Development work on the second phase of the long-overdue Green Line bus rapid transit (BRT) is set to begin this coming week, according to engineers and officials associated with the project.
Work on the transport megaproject has dragged on for almost five years due to an assortment of reasons, ranging from frequent design changes to differences between the federal and provincial governments.
Speaking to The Express Tribune, engineers working on the project said all construction work on Green Line's Phase II, which stretches from Taj Medical Complex to Municipal Park, would be completed over the next 12 months. According to them, work on the roof of the under-construction Numaish Chowrangi underpass was completed two months ago and traffic is already running over it.
"We are now in the process of installing cat-eyes along the roof of the underpass and this should only take a few days," one of the engineers said. "Traffic will continue to flow unhindered while we complete work on the underpass itself, which should hopefully open by May next year," he added.
According to the engineer, work on Phase II will begin with the construction of rainwater drains along the sidewalks. "This will be followed by work on the footpaths in the middle," he said. "The sidewalks and footpaths will be levelled, so that there is more space to maintain the flow of existing traffic. The dedicated Green Line route will be built on the middle pavement."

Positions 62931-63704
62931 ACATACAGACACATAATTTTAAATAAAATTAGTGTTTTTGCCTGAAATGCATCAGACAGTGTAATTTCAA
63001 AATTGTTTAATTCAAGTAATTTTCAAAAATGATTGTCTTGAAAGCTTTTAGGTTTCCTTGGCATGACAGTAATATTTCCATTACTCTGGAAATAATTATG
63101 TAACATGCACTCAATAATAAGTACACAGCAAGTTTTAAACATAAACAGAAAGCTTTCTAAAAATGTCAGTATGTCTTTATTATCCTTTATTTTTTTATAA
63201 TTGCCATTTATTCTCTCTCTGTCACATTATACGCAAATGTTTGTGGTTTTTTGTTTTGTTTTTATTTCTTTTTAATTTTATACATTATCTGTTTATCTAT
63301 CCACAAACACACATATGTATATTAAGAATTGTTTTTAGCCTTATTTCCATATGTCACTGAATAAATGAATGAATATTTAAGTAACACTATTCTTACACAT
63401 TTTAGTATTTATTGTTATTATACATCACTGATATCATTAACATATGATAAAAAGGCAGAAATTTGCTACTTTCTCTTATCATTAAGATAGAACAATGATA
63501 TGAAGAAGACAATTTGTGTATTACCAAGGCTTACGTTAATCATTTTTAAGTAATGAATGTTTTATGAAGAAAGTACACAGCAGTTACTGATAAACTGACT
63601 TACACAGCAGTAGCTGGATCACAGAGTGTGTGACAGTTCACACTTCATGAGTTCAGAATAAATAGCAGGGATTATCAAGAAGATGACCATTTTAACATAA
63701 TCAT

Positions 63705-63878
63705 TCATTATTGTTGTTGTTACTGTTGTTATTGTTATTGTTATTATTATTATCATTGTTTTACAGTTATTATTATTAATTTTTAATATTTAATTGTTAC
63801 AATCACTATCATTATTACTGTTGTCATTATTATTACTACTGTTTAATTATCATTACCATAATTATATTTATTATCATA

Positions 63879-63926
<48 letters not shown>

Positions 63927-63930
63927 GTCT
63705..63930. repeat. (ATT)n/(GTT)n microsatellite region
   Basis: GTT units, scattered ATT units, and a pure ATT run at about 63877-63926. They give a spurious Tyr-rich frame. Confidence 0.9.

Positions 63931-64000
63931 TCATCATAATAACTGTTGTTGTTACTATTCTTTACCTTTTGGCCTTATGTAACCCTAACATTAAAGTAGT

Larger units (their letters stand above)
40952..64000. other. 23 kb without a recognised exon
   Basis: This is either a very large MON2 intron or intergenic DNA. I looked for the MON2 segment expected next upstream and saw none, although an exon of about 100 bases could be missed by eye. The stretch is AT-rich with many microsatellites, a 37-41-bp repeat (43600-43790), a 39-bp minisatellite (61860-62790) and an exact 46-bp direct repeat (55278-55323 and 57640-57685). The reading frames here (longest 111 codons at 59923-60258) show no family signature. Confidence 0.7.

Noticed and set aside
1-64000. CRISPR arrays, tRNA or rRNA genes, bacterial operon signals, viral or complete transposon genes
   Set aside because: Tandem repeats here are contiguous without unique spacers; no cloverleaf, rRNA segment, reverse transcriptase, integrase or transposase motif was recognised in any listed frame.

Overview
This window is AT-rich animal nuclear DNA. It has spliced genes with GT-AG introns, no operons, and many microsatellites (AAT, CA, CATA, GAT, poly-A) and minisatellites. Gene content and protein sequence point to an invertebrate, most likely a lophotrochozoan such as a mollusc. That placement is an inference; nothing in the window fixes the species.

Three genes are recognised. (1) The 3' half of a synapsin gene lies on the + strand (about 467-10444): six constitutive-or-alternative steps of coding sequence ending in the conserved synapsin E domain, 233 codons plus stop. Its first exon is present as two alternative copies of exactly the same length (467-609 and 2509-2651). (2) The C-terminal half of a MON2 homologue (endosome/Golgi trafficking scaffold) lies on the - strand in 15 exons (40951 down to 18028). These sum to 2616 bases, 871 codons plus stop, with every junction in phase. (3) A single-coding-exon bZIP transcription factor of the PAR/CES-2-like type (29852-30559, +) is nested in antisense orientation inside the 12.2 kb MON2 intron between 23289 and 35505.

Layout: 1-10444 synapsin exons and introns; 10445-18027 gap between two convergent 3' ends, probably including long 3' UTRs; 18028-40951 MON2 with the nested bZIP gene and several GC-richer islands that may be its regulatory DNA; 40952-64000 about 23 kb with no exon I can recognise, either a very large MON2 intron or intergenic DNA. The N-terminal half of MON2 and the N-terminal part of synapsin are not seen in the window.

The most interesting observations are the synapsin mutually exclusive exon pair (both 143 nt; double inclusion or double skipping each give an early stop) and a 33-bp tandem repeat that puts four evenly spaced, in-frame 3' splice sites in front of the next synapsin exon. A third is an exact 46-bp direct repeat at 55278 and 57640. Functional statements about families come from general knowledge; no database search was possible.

The Green Line BRT project was initiated in early 2016 under the supervision of the Sindh Infrastructure Development Company Limited (SIDCL), a federal entity. Original plans envisioned development work would be complete by the end of the following year, but frequent changes in design, tussles between the centre and Sindh authorities, and official lethargy have stalled progress repeatedly.
Although civil works on the scheme has been complete for some time, and work on bus stations and depots is said to be in the final stage, Phase I has taken some three years to reach this point.
Speaking on condition of anonymity, an SIDCL official said the original plans called for building an elevated structure from Gurumandir to Municipal Park. "That was dropped after objections were raised by the Quaid-e-Azam Mazar Management Board and civil society. Instead, it was decided to build an underpass on Numaish Chowrangi," he told The Express Tribune.
"When the tender for construction was awarded at the end of 2017 and the median in front of the KGA ground was excavated, the Sindh government raised objections and argued that the Centre should provide space for the other BRT lines to pass through the same point. The plan changed again, wasting another eight months," the official said. "Finally, work on the underpass started in October 2018, but the coronavirus pandemic cost us another four months."